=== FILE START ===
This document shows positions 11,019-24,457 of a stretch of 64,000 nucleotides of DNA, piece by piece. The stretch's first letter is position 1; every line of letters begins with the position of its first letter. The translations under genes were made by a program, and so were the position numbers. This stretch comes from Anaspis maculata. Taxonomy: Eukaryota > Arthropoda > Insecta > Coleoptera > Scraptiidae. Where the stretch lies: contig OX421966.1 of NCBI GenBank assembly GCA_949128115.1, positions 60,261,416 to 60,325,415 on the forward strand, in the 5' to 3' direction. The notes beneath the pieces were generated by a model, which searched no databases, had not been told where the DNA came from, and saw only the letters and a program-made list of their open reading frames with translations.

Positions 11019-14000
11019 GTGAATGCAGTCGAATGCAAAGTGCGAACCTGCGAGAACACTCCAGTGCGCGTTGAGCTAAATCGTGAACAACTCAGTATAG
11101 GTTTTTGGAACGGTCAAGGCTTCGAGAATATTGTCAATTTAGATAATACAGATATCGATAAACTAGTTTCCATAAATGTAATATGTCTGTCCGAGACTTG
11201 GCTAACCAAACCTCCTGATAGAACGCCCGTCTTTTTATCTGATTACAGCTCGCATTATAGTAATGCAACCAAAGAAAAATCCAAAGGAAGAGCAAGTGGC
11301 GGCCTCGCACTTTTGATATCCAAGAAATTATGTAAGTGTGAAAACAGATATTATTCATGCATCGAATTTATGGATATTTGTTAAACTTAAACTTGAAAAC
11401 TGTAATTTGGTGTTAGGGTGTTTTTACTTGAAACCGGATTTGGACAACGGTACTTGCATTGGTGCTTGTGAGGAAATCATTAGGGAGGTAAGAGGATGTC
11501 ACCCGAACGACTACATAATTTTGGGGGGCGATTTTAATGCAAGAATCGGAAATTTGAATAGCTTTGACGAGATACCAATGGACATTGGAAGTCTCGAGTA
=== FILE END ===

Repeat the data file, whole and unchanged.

This document shows positions 11,019-24,457 of a stretch of 64,000 nucleotides of DNA, piece by piece. The stretch's first letter is position 1; every line of letters begins with the position of its first letter. The translations under genes were made by a program, and so were the position numbers. This stretch comes from Anaspis maculata. Taxonomy: Eukaryota > Arthropoda > Insecta > Coleoptera > Scraptiidae. Where the stretch lies: contig OX421966.1 of NCBI GenBank assembly GCA_949128115.1, positions 60,261,416 to 60,325,415 on the forward strand, in the 5' to 3' direction. The notes beneath the pieces were generated by a model, which searched no databases, had not been told where the DNA came from, and saw only the letters and a program-made list of their open reading frames with translations.

Positions 11019-14000
11019 GTGAATGCAGTCGAATGCAAAGTGCGAACCTGCGAGAACACTCCAGTGCGCGTTGAGCTAAATCGTGAACAACTCAGTATAG
11101 GTTTTTGGAACGGTCAAGGCTTCGAGAATATTGTCAATTTAGATAATACAGATATCGATAAACTAGTTTCCATAAATGTAATATGTCTGTCCGAGACTTG
11201 GCTAACCAAACCTCCTGATAGAACGCCCGTCTTTTTATCTGATTACAGCTCGCATTATAGTAATGCAACCAAAGAAAAATCCAAAGGAAGAGCAAGTGGC
11301 GGCCTCGCACTTTTGATATCCAAGAAATTATGTAAGTGTGAAAACAGATATTATTCATGCATCGAATTTATGGATATTTGTTAAACTTAAACTTGAAAAC
11401 TGTAATTTGGTGTTAGGGTGTTTTTACTTGAAACCGGATTTGGACAACGGTACTTGCATTGGTGCTTGTGAGGAAATCATTAGGGAGGTAAGAGGATGTC
11501 ACCCGAACGACTACATAATTTTGGGGGGCGATTTTAATGCAAGAATCGGAAATTTGAATAGCTTTGACGAGATACCAATGGACATTGGAAGTCTCGAGTA